Below is a list of dishes found in Korean cuisine.

Korean dishes by type

Royal court dishes

Main article: Korean royal court cuisine

Grilled dishes


See also: Gui (food) and Korean barbecue

Steamed dishes

See also: Jjim and Seon (food)

Raw dishes

Korean dishes by ingredient

Meat-based dishes

Bossam dish
Bossam dish

See also: Korean barbecue

Fish-based dishes

Vegetable-based dishes

Main article: Namul

Soups and stews

Tteokguk, soup made with tteok, rice cake
Tteokguk, soup made with tteok, rice cake
Sundubu jjigae

Grain dishes

Dolsot Bibimbap

Banchan (side dishes)

Kimchi dish
Kimchi dish

Guksu / noodles

Mul Naengmyeon with Mandu
Mul Naengmyeon with Mandu
Bibim guksu



Close up of Gimbap
Close up of Gimbap

Gimbap (literally, seaweed-rice, 김밥) is a very popular snack in Korea. It consists of cooked rice, sesame oil, salt, and sesame seeds, sugar is often added as seasonings. Then it is placed on a sheet of gim, dried laver. The seasoned rice is spread on the laver, and then fried egg, julienned carrots, julienned ham, seasoned ground beef or seasoned fish cakes, pickled radish, seasoned spinach, and seasoned gobo and cucumber are then placed closely together on the rice, and is rolled in the manner similar to that of the Japanese maki. Today, there are many varieties of gimbap: tuna, cheese, bulgogi, vegetable, and more.



Main articles: Buchimgae and Jeon (food)

Buchimgae, also Korean pancake,[15] in a narrower sense is a dish made by pan-frying in oil a thick batter with various ingredients into a thin flat pancake.[16] In a wider sense it refers to food made by panfrying an ingredient soaked in egg or a batter mixed with various ingredients. In this case jeon, a dish made by seasoning whole, sliced, or minced fish, meat, vegetables, etc., and coating them with wheat flour and egg wash before frying them in oil,[17] can be considered a type of buchimgae.

An aehobak can be used to make both buchimgae and jeon:

Buchimgaes and jeons taste best when dipped in a mixture of soy sauce, vinegar, and chili pepper powder. Popular dishes includes:

Other snacks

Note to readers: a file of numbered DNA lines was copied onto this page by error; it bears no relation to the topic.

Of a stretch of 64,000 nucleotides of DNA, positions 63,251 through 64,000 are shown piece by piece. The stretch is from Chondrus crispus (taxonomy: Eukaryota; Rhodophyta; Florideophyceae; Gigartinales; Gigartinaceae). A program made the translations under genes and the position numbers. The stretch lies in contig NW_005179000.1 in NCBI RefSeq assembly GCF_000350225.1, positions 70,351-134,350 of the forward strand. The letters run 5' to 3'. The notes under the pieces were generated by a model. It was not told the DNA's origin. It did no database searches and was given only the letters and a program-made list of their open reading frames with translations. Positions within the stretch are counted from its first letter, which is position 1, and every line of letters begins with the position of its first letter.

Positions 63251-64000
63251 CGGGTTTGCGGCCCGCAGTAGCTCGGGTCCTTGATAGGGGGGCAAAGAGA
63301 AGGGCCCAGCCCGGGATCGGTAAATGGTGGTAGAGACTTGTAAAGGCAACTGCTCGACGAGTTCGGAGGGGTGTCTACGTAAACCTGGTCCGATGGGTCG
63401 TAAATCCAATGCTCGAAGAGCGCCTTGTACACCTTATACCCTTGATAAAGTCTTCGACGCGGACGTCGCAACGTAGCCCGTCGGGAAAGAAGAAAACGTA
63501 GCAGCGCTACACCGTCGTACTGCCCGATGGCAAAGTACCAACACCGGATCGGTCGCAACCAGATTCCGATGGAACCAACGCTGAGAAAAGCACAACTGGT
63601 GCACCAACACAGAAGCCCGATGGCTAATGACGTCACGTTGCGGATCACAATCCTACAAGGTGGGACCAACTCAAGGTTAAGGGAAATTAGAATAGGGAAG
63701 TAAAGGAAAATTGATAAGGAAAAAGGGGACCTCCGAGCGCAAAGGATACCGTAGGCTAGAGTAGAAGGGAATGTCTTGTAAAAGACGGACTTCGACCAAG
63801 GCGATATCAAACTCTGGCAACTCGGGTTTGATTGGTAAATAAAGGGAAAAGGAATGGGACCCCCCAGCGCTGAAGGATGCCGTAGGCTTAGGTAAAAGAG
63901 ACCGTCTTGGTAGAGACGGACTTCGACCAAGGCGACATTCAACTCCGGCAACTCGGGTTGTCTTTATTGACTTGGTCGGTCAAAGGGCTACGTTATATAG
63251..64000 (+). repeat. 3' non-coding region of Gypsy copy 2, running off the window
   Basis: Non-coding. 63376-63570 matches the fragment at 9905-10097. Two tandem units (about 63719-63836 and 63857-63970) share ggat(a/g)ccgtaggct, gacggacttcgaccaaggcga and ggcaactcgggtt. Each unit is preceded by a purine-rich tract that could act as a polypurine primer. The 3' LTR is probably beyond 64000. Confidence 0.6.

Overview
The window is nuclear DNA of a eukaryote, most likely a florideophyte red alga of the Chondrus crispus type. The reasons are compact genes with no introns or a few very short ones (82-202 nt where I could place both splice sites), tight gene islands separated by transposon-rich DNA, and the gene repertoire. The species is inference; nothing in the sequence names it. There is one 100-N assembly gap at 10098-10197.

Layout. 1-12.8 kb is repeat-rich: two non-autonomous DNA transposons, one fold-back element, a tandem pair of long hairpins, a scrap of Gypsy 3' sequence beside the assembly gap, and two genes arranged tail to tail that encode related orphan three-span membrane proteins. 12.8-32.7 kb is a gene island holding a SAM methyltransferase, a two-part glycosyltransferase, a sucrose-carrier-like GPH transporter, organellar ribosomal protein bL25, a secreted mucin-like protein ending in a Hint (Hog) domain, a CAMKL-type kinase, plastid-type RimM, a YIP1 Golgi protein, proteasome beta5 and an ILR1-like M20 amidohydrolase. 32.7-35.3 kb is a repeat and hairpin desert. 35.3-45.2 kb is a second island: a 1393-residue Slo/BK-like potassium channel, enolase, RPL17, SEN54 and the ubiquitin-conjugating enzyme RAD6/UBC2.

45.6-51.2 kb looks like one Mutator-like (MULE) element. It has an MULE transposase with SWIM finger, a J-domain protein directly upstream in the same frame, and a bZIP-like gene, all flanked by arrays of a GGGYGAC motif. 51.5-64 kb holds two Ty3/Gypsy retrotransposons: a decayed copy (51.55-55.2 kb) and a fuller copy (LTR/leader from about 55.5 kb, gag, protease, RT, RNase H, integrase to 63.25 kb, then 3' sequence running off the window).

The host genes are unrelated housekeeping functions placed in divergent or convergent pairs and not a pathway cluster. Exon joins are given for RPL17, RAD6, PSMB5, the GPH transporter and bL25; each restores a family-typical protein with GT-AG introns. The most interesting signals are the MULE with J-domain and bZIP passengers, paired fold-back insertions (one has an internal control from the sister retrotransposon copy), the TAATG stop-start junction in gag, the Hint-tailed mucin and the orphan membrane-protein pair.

Anju (side dishes accompanying alcoholic beverages)

Jokbal dish
Jokbal dish


See also: List of Korean desserts



Main article: List of Korean beverages

See also


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  2. ^ a b c d e Jung, Alex "5 Korean ways to eat a pig" CNN Go. 11 November 2011. Retrieved 11 April 2012
  3. ^ "우거지" (in English and Korean). Daum English Dictionary (다음영어사전). Retrieved 11 June 2008.[permanent dead link]
  4. ^ "Click Korea: Access to Korean Arts & Culture". Archived from the original on 19 July 2011. Retrieved 22 March 2010.
  5. ^ 오리탕 (in Korean). Doosan Encyclopedia. Archived from the original on 9 December 2012.
  6. ^ "황기, Astragalus membranaceus" (in Korean). Doosan Encyclopedia. Archived from the original on 29 July 2012. Retrieved 11 June 2008.
  7. ^ "엠파스 백과사전". Retrieved 19 May 2017.
  8. ^ Health Magazine Archived 28 August 2008 at the Wayback Machine
  9. ^ "Bae, Christina. "Kimchi?Korean Fermented Food." University of Bristol". Archived from the original on 6 January 2009. Retrieved 19 May 2017.
  10. ^ "Food in Korea". Retrieved 30 January 2007.
  11. ^ "Kimchi". Archived from the original on 3 December 2006. Retrieved 30 January 2007..
  12. ^ Kimchi and soybean pastes are risk factors of gastric cancer <>.
  13. ^ Kim et al., Dietary factors and stomach cancer: a case-control study in Korea. International Journal of Epidemiology 1995; 24: 33-41
  14. ^ Ahn et al. Diet and stomach cancer in Korea. Int J Cancer 1997; 10: 7-9
  15. ^ Allchin, Catherine M. (8 March 2016). "Korean pancakes are salty, savory, sublime". The Seattle Times. Retrieved 5 December 2016.
  16. ^ "부침개" [buchimgae]. Basic Korean dictionar. National Institute of Korean language. Retrieved 7 December 2016.
  17. ^ "전" [jeon]. Basic Korean dictionar. National Institute of Korean language. Retrieved 5 December 2016.